Merger Dents Sprint's Results

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By Yuki Noguchi
Washington Post Staff Writer
Friday, October 27, 2006

Sprint Nextel's customers, fed up with dropped calls and a service that hasn't kept up with the features offered by mobile phone competitors, left the company in droves last quarter.

That, alongside a tumbling stock price and dramatic changes in the executive lineup, led to a disappointing three months for the Reston company.

It posted a profit of $247 million (8 cents per share) on revenue of $10.5 billion for the quarter ended Sept. 30. That compares with $516 million profit (23 cents) for the same period last year on revenue of $7.83 billion.

One year after Sprint and Nextel merged, the firm is investing in a faster, more advanced network and working on partnerships to sell more of its services. Still, during a conference call yesterday, president and chief executive Gary D. Forsee acknowledged the troubles, which largely stem from thousands of the core customers defecting to competitors because of poor service.

Sprint lost 2.4 percent of its customer base every month during its third quarter -- a rate much higher than that of Cingular Wireless, which lost customers at a rate of 1.8 percent a month and last week posted a 280 percent increase in its net income.

Overall, Sprint, the country's third biggest carrier, landed 233,000 new customers during the quarter. It lost about 188,000 customers who are on contract plans and pay monthly, but offset that loss with gains elsewhere, including those who use month-to-month prepaid services.

Verizon Wireless is expected to announce its third-quarter results next week.

"Our operating results are not what we and you expected," Forsee told Wall Street analysts during the conference call.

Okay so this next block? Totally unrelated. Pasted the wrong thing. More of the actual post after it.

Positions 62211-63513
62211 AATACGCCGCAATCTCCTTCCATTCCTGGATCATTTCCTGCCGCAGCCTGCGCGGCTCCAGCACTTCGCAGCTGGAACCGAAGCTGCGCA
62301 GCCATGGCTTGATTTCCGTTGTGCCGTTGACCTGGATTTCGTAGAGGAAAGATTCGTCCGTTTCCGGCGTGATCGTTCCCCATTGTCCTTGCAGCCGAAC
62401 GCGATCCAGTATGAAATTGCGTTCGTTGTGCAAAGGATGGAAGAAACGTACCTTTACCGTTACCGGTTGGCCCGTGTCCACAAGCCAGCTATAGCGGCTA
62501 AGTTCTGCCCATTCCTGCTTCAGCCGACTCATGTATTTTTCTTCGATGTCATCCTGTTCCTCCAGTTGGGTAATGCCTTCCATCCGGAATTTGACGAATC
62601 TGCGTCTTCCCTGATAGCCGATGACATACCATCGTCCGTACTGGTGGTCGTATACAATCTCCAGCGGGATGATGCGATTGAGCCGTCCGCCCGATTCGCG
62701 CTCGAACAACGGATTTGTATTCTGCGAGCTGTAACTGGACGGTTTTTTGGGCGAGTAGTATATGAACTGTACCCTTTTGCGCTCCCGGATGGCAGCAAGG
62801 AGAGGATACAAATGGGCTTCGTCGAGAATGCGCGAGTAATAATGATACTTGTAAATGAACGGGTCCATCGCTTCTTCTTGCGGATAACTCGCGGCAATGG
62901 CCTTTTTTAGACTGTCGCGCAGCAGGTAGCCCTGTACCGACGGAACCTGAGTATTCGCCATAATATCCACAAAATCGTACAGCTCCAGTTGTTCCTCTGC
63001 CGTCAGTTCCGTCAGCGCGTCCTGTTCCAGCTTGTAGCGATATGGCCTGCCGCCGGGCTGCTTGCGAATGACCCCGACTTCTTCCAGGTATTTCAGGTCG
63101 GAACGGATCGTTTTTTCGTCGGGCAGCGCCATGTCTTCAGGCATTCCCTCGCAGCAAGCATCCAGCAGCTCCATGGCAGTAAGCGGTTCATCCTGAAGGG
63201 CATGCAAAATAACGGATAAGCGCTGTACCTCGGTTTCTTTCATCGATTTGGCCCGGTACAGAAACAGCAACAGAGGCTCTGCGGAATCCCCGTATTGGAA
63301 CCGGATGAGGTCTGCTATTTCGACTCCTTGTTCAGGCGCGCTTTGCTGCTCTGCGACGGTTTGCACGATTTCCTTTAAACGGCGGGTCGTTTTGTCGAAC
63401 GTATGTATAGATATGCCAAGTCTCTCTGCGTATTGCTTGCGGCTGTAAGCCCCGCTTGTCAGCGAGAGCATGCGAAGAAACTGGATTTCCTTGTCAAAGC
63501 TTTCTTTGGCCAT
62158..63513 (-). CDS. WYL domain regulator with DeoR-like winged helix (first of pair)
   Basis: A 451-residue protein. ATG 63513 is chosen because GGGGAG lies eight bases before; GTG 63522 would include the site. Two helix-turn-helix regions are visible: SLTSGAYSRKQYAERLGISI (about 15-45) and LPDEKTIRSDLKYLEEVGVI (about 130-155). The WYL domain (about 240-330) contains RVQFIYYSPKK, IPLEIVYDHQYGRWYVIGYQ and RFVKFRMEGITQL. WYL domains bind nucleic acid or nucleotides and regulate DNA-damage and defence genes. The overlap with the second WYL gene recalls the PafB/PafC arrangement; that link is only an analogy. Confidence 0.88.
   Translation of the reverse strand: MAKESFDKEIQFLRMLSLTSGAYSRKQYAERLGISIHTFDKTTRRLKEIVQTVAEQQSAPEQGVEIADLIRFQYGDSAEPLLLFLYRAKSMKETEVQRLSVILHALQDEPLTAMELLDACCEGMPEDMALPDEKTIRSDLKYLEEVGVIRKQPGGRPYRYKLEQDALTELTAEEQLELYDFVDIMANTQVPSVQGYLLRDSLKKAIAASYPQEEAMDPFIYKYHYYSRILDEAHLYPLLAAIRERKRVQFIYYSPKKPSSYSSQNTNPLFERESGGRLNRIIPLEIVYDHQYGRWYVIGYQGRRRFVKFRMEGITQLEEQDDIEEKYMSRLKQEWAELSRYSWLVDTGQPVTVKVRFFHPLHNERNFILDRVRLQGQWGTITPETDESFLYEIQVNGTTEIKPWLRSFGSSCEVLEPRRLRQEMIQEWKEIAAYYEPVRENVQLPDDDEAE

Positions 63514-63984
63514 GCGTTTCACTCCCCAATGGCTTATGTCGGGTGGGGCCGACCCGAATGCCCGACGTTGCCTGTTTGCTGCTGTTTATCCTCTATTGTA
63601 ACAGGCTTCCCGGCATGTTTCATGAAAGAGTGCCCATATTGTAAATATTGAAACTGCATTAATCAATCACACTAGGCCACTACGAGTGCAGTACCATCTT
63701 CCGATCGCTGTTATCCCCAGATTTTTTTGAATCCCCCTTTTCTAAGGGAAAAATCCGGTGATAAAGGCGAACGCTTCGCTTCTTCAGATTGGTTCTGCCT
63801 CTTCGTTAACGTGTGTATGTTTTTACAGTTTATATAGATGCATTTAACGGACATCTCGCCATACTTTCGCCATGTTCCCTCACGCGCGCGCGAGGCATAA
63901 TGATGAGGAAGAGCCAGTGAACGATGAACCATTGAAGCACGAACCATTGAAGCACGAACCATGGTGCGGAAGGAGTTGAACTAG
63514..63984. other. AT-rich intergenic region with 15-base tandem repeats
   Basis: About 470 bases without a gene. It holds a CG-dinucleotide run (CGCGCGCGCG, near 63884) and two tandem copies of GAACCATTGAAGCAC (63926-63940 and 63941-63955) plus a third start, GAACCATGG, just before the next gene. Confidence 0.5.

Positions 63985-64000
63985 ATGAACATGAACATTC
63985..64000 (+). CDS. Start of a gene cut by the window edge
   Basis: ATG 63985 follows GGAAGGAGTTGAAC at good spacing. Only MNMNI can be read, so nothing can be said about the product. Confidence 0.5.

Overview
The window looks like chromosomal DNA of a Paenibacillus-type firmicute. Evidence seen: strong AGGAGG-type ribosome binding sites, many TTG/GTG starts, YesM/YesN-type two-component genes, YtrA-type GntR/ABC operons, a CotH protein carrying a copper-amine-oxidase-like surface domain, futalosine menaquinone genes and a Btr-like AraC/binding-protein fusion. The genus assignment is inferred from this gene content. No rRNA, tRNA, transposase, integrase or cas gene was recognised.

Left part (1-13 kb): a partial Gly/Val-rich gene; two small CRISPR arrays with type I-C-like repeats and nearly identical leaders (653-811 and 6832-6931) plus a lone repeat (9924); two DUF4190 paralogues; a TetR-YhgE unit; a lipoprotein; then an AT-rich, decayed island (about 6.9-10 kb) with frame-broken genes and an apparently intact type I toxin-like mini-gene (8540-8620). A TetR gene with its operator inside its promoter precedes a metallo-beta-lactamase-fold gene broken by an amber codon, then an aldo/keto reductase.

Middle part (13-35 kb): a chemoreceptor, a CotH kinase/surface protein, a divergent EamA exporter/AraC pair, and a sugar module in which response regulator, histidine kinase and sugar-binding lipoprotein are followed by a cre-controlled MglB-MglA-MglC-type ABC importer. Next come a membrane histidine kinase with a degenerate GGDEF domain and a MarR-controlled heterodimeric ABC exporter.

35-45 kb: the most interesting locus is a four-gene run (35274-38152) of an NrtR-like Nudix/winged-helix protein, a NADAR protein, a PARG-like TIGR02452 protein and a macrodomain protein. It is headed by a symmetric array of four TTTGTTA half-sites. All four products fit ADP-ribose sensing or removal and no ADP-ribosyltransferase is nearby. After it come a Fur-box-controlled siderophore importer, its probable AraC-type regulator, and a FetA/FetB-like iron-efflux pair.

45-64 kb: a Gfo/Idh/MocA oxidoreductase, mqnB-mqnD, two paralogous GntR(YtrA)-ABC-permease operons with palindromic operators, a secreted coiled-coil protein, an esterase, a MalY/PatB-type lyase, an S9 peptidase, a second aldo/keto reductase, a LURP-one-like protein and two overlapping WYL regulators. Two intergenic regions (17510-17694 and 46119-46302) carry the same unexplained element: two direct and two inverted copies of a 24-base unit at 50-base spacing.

The company spun off its local phone division, Embarq, and now operates a wireless and long-distance division.

Cingular and Verizon Wireless are benefiting from Sprint's decline because they haven't made Sprint's missteps, said Jonathan Atkin, an analyst with RBC Capital Markets. Those companies invest more consistently in their networks, and have offered a greater array of new phone devices, as well as package deals that appeal to families, he said.

Sprint plans to release a hybrid phone next month that works on both Sprint's and Nextel's networks, a move that could reduce customer dissatisfaction, Atkin said.

"[Sprint is] in rebuilding mode, and they're going to be in rebuilding mode for a while," particularly in 24 markets like Los Angeles and New York, where the Nextel network is overtaxed and dropping calls, Atkin said.

When the two companies merged in August 2005, the company's executives set high expectations that the marriage of two wireless companies would produce a powerful behemoth that would partner with cable companies and deliver a host of new services. But the company has struggled to manage two very different mobile phone networks, as well as combine two very different corporate cultures.

"We know the challenges . . . we operate two wireless networks, manage the Sprint and Nextel brands, and . . . integrate the cultures," Forsee said. "There remains substantial work ahead of us."

During the most recent quarter, Sprint did invest more in the development of an advanced high-speed network called WiMax, Forsee said. Sprint is also trying to market itself as a wireless wholesaler, and has partnered with 12 cable companies to sell wireless and Internet-phone services.

"The question is: Can they stabilize the bleeding at this point?" said Christopher King, senior analyst with Stifel, Nicolaus & Co. "It's certainly going to be a challenge for Forsee."

In August, the company ousted chief operating officer and longtime Sprint executive Len Lauer.

Then, earlier this month, company chairman Timothy Donahue, the ruddy, pep-talking former chief of Nextel who led that company through its entrepreneurial years, announced plans to leave the board by the end of the year. Donahue, who previously said he would stay on the board until August 2007, would have been an ideal person to oversee the launch of the new advanced network, King said.

Shares of the company closed up $1.18 yesterday at $18.90 a share, a boost analysts attributed to a hope that the company has hit its nadir.


© 2006 The Washington Post Company

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